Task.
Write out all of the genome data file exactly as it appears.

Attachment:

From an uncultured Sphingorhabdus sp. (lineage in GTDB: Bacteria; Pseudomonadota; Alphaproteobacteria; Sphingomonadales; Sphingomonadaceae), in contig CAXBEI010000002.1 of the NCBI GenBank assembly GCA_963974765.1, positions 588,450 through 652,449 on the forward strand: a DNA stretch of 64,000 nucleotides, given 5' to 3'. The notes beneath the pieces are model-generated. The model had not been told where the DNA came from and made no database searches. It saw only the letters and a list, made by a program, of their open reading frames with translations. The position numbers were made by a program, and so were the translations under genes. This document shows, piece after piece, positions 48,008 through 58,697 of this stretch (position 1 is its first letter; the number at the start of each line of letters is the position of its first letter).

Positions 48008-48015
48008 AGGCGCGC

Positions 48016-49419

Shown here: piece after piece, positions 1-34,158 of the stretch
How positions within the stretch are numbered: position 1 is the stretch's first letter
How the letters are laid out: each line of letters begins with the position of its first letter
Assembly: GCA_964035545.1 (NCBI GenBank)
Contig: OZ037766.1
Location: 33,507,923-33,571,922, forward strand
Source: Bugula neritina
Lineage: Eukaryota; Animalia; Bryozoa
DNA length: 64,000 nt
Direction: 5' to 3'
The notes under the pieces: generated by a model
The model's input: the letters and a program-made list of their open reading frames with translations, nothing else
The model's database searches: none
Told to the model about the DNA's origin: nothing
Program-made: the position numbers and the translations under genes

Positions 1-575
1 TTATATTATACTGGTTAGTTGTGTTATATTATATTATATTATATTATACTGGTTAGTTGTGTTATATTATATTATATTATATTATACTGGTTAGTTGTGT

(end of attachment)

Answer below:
From an uncultured Sphingorhabdus sp. (lineage in GTDB: Bacteria; Pseudomonadota; Alphaproteobacteria; Sphingomonadales; Sphingomonadaceae), in contig CAXBEI010000002.1 of the NCBI GenBank assembly GCA_963974765.1, positions 588,450 through 652,449 on the forward strand: a DNA stretch of 64,000 nucleotides, given 5' to 3'. The notes beneath the pieces are model-generated. The model had not been told where the DNA came from and made no database searches. It saw only the letters and a list, made by a program, of their open reading frames with translations. The position numbers were made by a program, and so were the translations under genes. This document shows, piece after piece, positions 48,008 through 58,697 of this stretch (position 1 is its first letter; the number at the start of each line of letters is the position of its first letter).

Positions 48008-48015
48008 AGGCGCGC

Positions 48016-49419

Shown here: piece after piece, positions 1-34,158 of the stretch
How positions within the stretch are numbered: position 1 is the stretch's first letter
How the letters are laid out: each line of letters begins with the position of its first letter
Assembly: GCA_964035545.1 (NCBI GenBank)
Contig: OZ037766.1
Location: 33,507,923-33,571,922, forward strand
Source: Bugula neritina
Lineage: Eukaryota; Animalia; Bryozoa
DNA length: 64,000 nt
Direction: 5' to 3'
The notes under the pieces: generated by a model
The model's input: the letters and a program-made list of their open reading frames with translations, nothing else
The model's database searches: none
Told to the model about the DNA's origin: nothing
Program-made: the position numbers and the translations under genes

Positions 1-575
1 TTATATTATACTGGTTAGTTGTGTTATATTATATTATATTATATTATACTGGTTAGTTGTGTTATATTATATTATATTATATTATACTGGTTAGTTGTGT